- Keep Pull Requests as Small as possible.
- Keep commits as small as possible, and commit messages descriptive.
This makes reviewing pull requests a much easier task for the reviewer, and reviewing a pull request is an important part of the process. I have been in jobs before where some pull requests were so massive that it got to the point that no one wanted to review them! In regards to pull request etiquette I’ve seen some really interesting approaches. For example, once I submitted a pull request and the reviewer responded by rewriting the pull request making it substantially more complex to read and even broke several of the tests! The reviewer has to realize while their feedback is valuable, the originator of the work is still the author of the pull request. Its always best to be curteous by trying to understand the original intent behind the pull request and asking questions of the author rather than try to replace their input with your own approach.
This expands the 4th item on the Joel test to include performance monitoring. These are more items that are so common place its hard to imagine a tech company without them these days. Services like New Relic have made performance monitoring much more common place to the point where every company I have worked with has used New Relic.
However, infrastructure monitoring has blossomed in recent years as well. Services like Datadog have made it possible to have a very close eye on instracture exceptions and monitor them with incredible accuracy. These oversight tools have made it to the point where many companies have even taken an extreme mode of working solely from these metrics coining the term Metrics Driven Development, even abandoning tried and true methodologies like Test Driven Development. Personally, I cannot imagine a world without tests keeping things in line, but for some companies the scale at which they work makes maintaining test suites of that size a practical impossibility.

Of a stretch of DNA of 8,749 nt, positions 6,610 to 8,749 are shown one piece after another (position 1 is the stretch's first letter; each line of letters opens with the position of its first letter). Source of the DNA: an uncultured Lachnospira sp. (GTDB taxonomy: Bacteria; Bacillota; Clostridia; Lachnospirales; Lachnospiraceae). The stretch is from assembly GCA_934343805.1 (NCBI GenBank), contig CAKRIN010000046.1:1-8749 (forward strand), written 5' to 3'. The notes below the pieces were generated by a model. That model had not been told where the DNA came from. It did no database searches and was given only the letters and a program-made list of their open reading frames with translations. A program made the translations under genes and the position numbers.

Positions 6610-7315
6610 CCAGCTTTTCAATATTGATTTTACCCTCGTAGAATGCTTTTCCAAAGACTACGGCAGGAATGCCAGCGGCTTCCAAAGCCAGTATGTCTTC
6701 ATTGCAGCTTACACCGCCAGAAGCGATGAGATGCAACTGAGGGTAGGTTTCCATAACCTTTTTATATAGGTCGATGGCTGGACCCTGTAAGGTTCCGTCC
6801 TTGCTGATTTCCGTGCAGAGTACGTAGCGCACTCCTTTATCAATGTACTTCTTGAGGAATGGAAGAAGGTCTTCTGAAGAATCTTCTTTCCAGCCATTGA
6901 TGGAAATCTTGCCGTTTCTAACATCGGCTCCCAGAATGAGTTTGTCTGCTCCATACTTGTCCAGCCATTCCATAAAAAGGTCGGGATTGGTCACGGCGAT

I can’t describe the relief I had on the day that I integrated RuboCop and Brakeman as blocking parts of my last companies continuous integration scripts. No longer did anyone have to constantly remind one another of little violations in best practices, we just had to update our rubocop yml and rubocop did all of the heavy lifting. Once people started noticing that the tests were failing remotely, they started running them locally before they pushed up their pull requests. There were some that thought it was over the top, but in the end it saved so much time in automating the enforcement of best practices.
In the Ruby world, Brakeman can never replace common sense and careful coding around security practices and keeping a keen eye on CVE but still is better than no automated security testing and thus provides a considerable amount of value as well. If you like this approach, other tools like Pig and Bullet can even seek your code out for grevious violations in performance design.
Item 10 on the joel test asks “do you have testers”. I found this a little odd the first time I read it. About 50% of the jobs i’ve experienced in the past thought of testing as solely the responsibility of the engineers. While personally, I find this is not an ideal practice, because the engineers the wrote the code are in fact the worst people to test it (because they are predisposed to think about it in the way they wrote it, thus missing major mistakes), the fact remains that many companies still make engineers do the majority of the testing as a way of keeping them accountable for their own work. Therefore, I decided to make this item less specific and simply ask if testing responsibilities are clearly defined and understood in the company.